At the Easter Vigil two years ago when I had the pleasure of receiving a woman into the Church:

With one of the first communicants two years ago:

Chatting with one of my students who guessed - rightly - that I was being transferred before the Mass when I made the announcement:




Delivering the news of my first pastorate:


At the Easter Vigil last year in Virden:



I thought, too, of a generous couple - whom I have yet to meet in person - who contributed toward the cost of the chasuble.

Even as I am filled with gratitude for the people, places and celebrations now associated with this chasuble, I cannot help but wonder who and what else will come to be associated with it.

That moment as I kissed the stole was a clear and moving reminder of how we are all bound together in the Lord, especially when gathered around his altar, no matter how great the physical distances that separate us.

22 November 2010

President Washington's Thanksgiving Proclamation

From President George Washington, with my emphases:

By the President of the United States of America, a Proclamation.

Whereas it is the duty of all Nations to acknowledge the providence of Almighty God, to obey his will, to be grateful for his benefits, and humbly to implore his protection and favor-- and whereas both Houses of Congress have by their joint Committee requested me to recommend to the People of the United States a day of public thanksgiving and prayer to be observed by acknowledging with grateful hearts the many signal favors of Almighty God especially by affording them an opportunity peaceably to establish a form of government for their safety and happiness.

Now therefore I do recommend and assign Thursday the 26th day of November next to be devoted by the People of these States to the service of that great and glorious Being, who is the beneficent Author of all the good that was, that is, or that will be-- That we may then all unite in rendering unto him our sincere and humble thanks--for his kind care and protection of the People of this Country previous to their becoming a Nation--for the signal and manifold mercies, and the favorable interpositions of his Providence which we experienced in the course and conclusion of the late war--for the great degree of tranquility, union, and plenty, which we have since enjoyed--for the peaceable and rational manner, in which we have been enabled to establish constitutions of government for our safety and happiness, and particularly the national One now lately instituted--for the civil and religious liberty with which we are blessed; and the means we have of acquiring and diffusing useful knowledge; and in general for all the great and various favors which he hath been pleased to confer upon us.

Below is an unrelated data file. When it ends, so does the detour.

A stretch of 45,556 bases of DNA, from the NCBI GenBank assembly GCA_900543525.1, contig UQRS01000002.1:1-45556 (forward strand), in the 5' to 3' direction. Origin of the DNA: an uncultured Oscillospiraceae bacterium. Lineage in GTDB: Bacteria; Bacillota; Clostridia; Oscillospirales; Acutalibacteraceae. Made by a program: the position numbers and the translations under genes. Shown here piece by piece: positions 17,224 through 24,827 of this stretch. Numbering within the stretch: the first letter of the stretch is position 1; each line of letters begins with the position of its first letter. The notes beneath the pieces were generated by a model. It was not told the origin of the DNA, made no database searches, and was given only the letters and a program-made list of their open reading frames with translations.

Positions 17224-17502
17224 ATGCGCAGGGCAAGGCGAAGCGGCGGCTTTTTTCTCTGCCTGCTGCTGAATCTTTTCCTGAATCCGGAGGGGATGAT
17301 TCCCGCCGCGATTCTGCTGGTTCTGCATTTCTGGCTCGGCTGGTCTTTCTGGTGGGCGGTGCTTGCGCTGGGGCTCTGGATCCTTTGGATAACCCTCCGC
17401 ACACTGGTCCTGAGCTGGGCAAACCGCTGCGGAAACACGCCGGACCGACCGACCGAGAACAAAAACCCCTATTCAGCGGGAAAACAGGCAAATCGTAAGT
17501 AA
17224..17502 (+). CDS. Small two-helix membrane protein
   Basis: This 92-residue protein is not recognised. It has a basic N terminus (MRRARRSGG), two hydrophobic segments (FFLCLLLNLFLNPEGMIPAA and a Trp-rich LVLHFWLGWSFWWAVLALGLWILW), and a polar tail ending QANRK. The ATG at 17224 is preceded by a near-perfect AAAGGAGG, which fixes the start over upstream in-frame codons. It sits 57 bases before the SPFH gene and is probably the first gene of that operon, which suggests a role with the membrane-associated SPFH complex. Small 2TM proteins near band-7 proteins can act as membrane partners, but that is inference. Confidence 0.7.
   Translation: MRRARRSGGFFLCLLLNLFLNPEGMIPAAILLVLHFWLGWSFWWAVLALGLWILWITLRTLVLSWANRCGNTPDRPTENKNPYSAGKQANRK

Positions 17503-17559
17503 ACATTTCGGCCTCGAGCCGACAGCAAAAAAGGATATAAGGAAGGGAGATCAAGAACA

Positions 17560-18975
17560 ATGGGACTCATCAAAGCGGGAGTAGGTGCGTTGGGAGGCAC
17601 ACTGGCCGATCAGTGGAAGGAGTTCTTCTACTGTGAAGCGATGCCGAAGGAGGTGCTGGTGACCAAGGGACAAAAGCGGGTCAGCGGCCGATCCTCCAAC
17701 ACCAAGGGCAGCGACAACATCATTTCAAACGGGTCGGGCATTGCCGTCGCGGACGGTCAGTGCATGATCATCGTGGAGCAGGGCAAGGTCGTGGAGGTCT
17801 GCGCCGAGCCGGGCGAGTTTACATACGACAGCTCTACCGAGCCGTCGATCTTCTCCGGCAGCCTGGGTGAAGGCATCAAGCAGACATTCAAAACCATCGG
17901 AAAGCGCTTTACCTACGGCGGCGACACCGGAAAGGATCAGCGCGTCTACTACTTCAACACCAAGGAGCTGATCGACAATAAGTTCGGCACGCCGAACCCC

and also that we may then unite in most humbly offering our prayers and supplications to the great Lord and Ruler of Nations and beseech him to pardon our national and other transgressions-- to enable us all, whether in public or private stations, to perform our several and relative duties properly and punctually--to render our national government a blessing to all the people, by constantly being a Government of wise, just, and constitutional laws, discreetly and faithfully executed and obeyed--to protect and guide all Sovereigns and Nations (especially such as have shewn kindness unto us) and to bless them with good government, peace, and concord--To promote the knowledge and practice of true religion and virtue, and the encrease of science among them and us--and generally to grant unto all Mankind such a degree of temporal prosperity as he alone knows to be best.

Given under my hand at the City of New York the third day of October in the year of our Lord 1789.
You can see the original document here.
Now, what of that supposed separation of Church and State?

21 November 2010

What did the Pope really say about condoms?

As usual, Jimmy Akin has the best commentary yet on the Pope really said about condums - and what he didn't say about them.

Please, go read it, and properly inform those who actually believe what the mainstream media says about the Church.